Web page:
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Re: Advice on Single Screen Opportunity in Small Town 24 Jan 2011 22:49 #35184

  • jacker5
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Thanks Lee for the wishes!!!!!!
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Re: Advice on Single Screen Opportunity in Small Town 25 Jan 2011 00:03 #35186

  • huishtime
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Hi Rogers

I hope all works out for you. I too own a single screen theater. The big mega-plexes are at least 100 miles from my town and the people of my town will drive that distance to go to one of them, because they have more choices. They also go that far to do shopping too. So play 2 to 3 movies when you are open, just for choices.

Advice #1, be teachable! Meaning don't go into the theater with your ideas already set and that is how it is going to be. You have to learn your town by trial and error. If you can learn you can earn.

Advice #2, From reading comments left by Leeler and Revrobor you have two good people who know what they are talking about. I have worked for big theater companies (like Mann) to small independents, to just single owned theaters. Get all the information you can from these guys. Best thing to do is NOT to talk to people in your own state. Go out of state to learn. Theater owners are at best very protective of their territories and can/will lead you astray.

Advice #3, Owning your own business is like a new born baby that never grows up. It needs constant, and demanding attention. One little slip can cause grief. Make sure you are completely committed to being tied up and having no time off for the first year or so. Don't hire people until you have the money to do so. Remember the film companies are going to want just as much money out of you for their films as they can get. Also, be prepared to pay advances for the first year or so because of film company rules

Advice #4, Find a very reliable Booker who doesn't charge a percentage of your gross. Flat fee Booker's are the best to go with. Next the Booker you find must listen you, and you must listen to them. They know their business and know which movies are going to go over well in your market. Booker's are a dime a dozen, you need one that you respect and he respects you.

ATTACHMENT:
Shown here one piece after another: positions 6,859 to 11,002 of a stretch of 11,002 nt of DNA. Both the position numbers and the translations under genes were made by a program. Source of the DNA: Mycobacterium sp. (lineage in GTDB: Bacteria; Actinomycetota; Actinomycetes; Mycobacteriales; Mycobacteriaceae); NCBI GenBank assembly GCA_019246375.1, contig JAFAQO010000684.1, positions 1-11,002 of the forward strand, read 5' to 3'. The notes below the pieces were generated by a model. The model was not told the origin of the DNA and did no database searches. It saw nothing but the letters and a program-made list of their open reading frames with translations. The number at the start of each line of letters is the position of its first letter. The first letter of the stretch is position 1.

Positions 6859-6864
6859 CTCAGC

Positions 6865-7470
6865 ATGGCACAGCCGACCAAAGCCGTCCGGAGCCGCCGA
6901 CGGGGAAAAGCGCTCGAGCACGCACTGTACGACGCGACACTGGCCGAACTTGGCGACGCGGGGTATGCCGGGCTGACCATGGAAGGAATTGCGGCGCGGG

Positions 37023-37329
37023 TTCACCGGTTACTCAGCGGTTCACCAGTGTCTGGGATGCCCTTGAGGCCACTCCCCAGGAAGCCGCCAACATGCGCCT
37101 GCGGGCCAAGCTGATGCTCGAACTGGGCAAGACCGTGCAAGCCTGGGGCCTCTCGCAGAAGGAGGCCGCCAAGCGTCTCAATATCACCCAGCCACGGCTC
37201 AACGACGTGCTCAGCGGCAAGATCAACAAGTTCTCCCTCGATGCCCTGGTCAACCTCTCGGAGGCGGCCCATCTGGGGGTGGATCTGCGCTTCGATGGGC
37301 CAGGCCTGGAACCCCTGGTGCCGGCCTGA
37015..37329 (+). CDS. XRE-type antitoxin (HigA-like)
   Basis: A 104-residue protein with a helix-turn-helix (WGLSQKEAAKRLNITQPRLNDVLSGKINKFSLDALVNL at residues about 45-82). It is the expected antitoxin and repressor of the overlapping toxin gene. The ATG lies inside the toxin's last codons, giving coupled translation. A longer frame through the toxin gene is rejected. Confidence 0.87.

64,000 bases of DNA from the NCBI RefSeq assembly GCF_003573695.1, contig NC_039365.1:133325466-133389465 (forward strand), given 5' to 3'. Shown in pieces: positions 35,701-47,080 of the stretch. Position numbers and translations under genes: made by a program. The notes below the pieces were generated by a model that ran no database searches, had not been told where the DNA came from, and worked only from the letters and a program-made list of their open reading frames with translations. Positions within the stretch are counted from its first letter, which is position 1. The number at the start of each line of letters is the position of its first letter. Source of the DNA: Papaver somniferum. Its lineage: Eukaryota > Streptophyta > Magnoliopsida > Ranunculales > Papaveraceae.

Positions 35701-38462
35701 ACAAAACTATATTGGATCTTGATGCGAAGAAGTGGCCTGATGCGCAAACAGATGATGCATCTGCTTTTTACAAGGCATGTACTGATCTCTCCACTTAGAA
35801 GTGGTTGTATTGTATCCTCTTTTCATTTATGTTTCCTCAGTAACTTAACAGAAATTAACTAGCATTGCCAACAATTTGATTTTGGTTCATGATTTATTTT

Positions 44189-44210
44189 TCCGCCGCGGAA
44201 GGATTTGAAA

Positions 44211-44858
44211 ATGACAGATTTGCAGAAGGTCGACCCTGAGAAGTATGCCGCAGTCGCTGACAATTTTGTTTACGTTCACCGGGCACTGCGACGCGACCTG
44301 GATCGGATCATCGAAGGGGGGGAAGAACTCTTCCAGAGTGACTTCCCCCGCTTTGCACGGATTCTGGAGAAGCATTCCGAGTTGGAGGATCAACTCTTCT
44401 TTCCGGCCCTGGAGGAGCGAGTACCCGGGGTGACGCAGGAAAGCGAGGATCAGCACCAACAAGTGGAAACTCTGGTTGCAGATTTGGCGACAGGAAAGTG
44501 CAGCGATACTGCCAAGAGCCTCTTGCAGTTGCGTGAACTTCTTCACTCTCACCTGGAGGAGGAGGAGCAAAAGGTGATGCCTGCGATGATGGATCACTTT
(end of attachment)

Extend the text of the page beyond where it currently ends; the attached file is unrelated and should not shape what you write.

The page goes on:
Suggestion #1, With the economy in the tank right now, people are looking for cheap entertainment. A six-plex 35 miles away isn't that far to drive. When a person wants to see a movie, they will go where ever to see it. If they know you are going to have it coming and with a date they may wait.

I've have kicked around for years the idea of going discount and playing my movies for $2.00 a seat just to get more people in my theater.

The reason why I've kicked this idea around is the current down trend in movie attendance nation wide. Ticket prices are going up, while attendance is going down. Reminds me of the 1950's when Television took over the entertainment field. Theaters survived because of one simple rule. People have to get out of the house. They will either go bowling, or to a movie or to dinner. You provide a cheap form of entertainment, they'll come to you. Get your ticket prices to high and they'll drive 100 miles to see a movie somewhere else.

Suggestion #2, Be flexible, work with your schools, invite the kids who excel to a movie during school hours. Have your schools do a reading marathon during the school year and reward them with a movie at the end of a school year. There are many other ideas that can be promoted with schools too

LEARN all you can, be aware of every possible thing that can break down or go wrong. For example I just received a movie that had never been used before and was missing one reel, 5 reel movie and I only had 4 reels. Always expect the unexpected

Good Luck
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Re: Advice on Single Screen Opportunity in Small T 30 Aug 2011 15:31 #36884

  • cparker
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You sound like you know what you are talking about. I have a similar situation: starting a small theatre in a resort town. Any chance you could call or email me?